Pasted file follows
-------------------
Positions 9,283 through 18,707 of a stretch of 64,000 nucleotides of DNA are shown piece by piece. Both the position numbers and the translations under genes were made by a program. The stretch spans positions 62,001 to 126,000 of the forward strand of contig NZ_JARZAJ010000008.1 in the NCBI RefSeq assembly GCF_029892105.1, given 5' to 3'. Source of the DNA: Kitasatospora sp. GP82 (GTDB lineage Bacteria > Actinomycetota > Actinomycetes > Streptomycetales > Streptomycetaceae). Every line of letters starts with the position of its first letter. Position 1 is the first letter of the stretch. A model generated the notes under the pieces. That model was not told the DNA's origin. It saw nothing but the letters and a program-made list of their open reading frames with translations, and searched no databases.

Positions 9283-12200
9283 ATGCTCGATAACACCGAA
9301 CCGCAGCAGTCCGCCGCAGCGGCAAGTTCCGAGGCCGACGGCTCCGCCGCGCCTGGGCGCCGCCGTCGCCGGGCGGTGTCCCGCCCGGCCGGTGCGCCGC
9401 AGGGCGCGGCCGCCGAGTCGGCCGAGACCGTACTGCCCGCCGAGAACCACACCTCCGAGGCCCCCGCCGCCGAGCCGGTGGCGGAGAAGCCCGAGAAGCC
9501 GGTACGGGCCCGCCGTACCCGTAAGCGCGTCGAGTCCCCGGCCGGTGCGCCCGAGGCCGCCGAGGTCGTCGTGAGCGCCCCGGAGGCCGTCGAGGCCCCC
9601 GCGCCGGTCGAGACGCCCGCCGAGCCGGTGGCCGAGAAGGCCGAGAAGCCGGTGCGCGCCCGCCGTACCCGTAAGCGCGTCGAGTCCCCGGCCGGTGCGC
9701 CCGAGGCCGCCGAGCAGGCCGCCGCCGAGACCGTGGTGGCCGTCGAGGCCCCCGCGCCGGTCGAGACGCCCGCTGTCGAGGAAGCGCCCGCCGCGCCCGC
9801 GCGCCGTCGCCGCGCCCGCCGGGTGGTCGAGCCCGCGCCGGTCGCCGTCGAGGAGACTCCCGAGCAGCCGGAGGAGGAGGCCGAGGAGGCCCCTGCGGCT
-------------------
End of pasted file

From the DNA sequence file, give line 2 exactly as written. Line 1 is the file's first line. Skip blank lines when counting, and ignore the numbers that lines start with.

Positions 9283-12200